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Message from the Dean

The Kyoto University Graduate School of Asian and African Area Studies was established in April 1998, building on the preexisting Center for Southeast Asian Studies and Center for African Area Studies. 2018 is the 21st anniversary of the Graduate School. We offer five-year integrated programs in three Divisions: Southeast Asian Area Studies, African Area Studies, and Global Area Studies. Our name, the Graduate School of Asian and African Area Studies – which is so long that most of us prefer the abbreviation “ASAFAS” – indicates that we are engaged in Area Studies. The geographical scope which we specifically study includes Southeast Asia, South Asia, West Asia, and Africa.

Many people may be unfamiliar with the term “area studies”. It is sometimes confused with community studies, but is not the same thing. Needless to say, it is not enough to simply travel to Asia or Africa. We go out into the field and use all of our senses to the fullest, observing, listening, touching, smelling, and eating, all with the aim of understanding the local people and society in their entirety. Unilaterally applying one’s own values and standards – the so-called Procrustean Bed approach – is to be avoided at all costs, and it is crucial to develop an understanding of the local people’s way of thinking. To do so requires a grasp of aspects such as the natural environment, culture and history, politics and economics, and international relations. We must present the local people with our interpretations as observers and allow them to respond: this kind of two-way interaction fosters deeper understanding.

Language proficiency is important in this context. Not the language of the observer, but the language of those being observed. For example, even in the Philippines, one of the countries where English is most widely spoken in all of Asia, there appears to be a major difference in both the quantity and the quality of information researchers are able to gather in English as opposed to Tagalog. This is the same as in Japan, where Japanese is more effective than English for obtaining information from Japanese people. It goes without saying that not only spoken language but also written language is important.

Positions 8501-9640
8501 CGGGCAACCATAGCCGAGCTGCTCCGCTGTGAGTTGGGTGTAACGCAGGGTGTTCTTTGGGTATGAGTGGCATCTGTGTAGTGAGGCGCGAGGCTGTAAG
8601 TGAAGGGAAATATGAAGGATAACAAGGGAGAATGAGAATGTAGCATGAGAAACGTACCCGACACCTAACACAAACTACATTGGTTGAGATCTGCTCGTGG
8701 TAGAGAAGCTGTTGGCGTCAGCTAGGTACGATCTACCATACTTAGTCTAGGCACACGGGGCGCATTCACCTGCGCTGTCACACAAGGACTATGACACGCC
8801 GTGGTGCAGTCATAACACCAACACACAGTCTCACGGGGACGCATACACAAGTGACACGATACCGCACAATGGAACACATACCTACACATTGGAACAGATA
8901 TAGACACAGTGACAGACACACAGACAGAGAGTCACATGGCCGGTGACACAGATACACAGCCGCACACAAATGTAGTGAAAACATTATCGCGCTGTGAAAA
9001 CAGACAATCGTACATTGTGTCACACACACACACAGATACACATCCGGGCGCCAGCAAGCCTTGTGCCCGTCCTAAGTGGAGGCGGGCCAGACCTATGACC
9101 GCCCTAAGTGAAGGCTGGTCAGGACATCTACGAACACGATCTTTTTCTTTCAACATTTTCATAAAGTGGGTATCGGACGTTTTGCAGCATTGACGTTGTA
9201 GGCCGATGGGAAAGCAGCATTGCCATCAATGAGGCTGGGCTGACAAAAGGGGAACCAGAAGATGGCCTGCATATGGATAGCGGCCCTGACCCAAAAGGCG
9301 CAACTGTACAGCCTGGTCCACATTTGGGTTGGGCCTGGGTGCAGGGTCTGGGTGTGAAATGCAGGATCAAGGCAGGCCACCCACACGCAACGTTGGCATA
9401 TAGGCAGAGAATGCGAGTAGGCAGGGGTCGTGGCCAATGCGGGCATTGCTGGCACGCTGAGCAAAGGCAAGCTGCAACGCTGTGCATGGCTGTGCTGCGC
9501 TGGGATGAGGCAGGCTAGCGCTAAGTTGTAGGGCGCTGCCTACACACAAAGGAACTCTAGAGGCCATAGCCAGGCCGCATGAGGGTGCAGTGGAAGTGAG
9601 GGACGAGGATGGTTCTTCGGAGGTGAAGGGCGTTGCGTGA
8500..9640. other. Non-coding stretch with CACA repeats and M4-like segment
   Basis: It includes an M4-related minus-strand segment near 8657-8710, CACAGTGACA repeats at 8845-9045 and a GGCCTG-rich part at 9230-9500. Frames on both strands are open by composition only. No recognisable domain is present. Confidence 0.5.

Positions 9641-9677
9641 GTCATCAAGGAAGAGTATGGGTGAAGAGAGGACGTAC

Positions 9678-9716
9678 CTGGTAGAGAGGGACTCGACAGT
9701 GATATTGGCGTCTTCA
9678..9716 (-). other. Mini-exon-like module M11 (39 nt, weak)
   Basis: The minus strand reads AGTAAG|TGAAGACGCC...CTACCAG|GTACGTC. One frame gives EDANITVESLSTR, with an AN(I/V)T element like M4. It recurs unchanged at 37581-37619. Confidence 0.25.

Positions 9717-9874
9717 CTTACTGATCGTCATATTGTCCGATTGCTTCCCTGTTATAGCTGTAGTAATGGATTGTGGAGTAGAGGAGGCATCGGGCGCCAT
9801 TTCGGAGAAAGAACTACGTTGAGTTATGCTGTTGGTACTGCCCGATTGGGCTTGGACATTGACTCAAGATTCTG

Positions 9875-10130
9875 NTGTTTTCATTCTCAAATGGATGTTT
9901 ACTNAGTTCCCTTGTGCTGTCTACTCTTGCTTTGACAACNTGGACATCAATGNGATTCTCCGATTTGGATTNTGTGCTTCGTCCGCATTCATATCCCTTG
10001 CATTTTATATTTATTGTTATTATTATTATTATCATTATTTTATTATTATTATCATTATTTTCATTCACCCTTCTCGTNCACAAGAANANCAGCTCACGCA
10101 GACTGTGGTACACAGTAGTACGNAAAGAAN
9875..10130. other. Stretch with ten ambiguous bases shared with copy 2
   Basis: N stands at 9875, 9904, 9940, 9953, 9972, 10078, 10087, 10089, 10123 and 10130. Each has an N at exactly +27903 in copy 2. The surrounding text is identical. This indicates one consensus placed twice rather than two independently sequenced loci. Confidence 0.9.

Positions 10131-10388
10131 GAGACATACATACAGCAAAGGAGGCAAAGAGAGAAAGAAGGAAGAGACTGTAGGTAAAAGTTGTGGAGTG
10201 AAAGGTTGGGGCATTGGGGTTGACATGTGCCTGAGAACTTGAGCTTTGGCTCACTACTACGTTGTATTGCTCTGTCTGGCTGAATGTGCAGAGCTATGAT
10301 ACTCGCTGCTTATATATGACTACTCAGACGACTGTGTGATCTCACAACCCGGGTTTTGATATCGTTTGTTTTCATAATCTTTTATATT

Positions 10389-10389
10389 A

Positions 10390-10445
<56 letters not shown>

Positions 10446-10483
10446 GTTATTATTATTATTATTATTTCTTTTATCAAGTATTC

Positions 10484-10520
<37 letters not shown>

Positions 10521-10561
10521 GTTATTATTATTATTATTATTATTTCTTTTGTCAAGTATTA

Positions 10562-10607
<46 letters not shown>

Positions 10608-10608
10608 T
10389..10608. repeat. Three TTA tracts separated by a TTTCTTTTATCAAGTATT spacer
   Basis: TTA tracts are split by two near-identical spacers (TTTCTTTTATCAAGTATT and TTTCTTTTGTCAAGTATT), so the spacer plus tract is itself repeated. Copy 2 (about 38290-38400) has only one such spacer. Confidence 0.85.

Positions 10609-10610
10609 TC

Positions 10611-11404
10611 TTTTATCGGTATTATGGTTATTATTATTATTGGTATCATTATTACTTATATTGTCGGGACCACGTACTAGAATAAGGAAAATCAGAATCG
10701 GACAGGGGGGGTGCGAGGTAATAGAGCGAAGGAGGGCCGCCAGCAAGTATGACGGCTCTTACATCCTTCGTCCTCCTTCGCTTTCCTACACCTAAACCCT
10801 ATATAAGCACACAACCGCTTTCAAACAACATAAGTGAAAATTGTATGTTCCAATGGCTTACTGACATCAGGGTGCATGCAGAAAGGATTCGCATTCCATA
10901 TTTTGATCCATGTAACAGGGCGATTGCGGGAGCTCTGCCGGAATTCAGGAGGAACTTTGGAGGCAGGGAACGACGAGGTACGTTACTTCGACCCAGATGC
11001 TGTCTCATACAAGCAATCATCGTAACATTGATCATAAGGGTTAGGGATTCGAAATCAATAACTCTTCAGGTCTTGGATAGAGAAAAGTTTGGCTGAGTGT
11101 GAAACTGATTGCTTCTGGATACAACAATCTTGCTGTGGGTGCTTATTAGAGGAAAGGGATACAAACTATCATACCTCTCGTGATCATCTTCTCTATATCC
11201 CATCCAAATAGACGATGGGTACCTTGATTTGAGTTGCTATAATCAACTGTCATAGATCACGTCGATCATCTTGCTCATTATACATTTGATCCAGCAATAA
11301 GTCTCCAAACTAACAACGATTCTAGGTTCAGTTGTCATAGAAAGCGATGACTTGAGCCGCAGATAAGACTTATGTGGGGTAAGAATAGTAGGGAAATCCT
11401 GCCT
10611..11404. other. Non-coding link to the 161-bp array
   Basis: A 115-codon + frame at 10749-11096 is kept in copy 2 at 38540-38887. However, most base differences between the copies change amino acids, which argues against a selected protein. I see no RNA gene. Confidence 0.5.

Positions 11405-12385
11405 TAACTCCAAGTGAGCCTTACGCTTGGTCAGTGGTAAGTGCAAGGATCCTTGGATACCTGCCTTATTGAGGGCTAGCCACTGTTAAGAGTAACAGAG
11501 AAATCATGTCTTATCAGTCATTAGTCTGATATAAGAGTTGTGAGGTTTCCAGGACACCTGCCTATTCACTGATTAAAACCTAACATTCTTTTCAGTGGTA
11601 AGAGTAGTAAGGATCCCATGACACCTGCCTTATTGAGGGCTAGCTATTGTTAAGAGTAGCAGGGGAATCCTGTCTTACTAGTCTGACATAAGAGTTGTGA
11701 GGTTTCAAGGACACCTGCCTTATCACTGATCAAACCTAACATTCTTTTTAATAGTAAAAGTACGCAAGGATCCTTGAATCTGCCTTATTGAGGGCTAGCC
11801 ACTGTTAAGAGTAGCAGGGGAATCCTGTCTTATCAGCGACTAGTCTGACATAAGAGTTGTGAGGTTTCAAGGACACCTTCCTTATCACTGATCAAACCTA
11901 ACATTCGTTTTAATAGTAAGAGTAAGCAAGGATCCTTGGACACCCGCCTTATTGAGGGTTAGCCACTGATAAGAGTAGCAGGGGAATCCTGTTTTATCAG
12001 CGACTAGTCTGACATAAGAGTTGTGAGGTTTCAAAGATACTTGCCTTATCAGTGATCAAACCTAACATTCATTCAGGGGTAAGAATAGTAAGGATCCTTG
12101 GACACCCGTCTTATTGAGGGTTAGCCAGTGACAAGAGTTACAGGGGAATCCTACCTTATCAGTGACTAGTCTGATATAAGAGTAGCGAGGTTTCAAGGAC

To really get to know one’s field site, in addition to being linguistically proficient, one must borrow from a diverse variety of fields and domains of knowledge. As it demands a multifaceted appreciation of one’s research subjects, area studies is inherently interdisciplinary and is an integration of the arts and sciences. Faculty members of ASAFAS, for example, hold degrees from a great variety of faculties, including science, agriculture, medicine, engineering, fisheries, letters, law, economics, liberal arts, international relations, and foreign studies. Similar diversity exists among our current students. All aspiring area studies researchers need to break out of the shell of their own discipline and step forth beyond it. Professor Emeritus Yoshikazu Takaya called this “sailing for Mount Potalaka”. To understand things accurately and explain them clearly, we sometimes need to enlist the help of other disciplines.

Today, globalization and localization are progressing in parallel. Known as “glocalization”, this trend requires us to think globally, and act locally. Surely there are many people who think in abstract terms about things on a global scale, and others whose actions are firmly embedded in the locality in which they live. But there are probably not many who both think and act in the context of actual societies in Asia and Africa. Area studies fosters such individuals.

Students of area studies cannot afford to stay put in their libraries and research labs in Japan. Fieldwork is the lifeblood of area studies. To support students going out into the field, ASAFAS has established Center for On-Site Education and Research, and has worked to secure funding for students’ travel. We are currently implementing a program on “Fostering Personnel with Global Visions for the Future of Asian and African Areas through Strengthening Oversees Bases for Education and Research”. Faculty and students of ASAFAS will continue to work together to advance comprehensive area studies into the future.

 

TAMADA, Yoshifumi
Dean of the Graduate School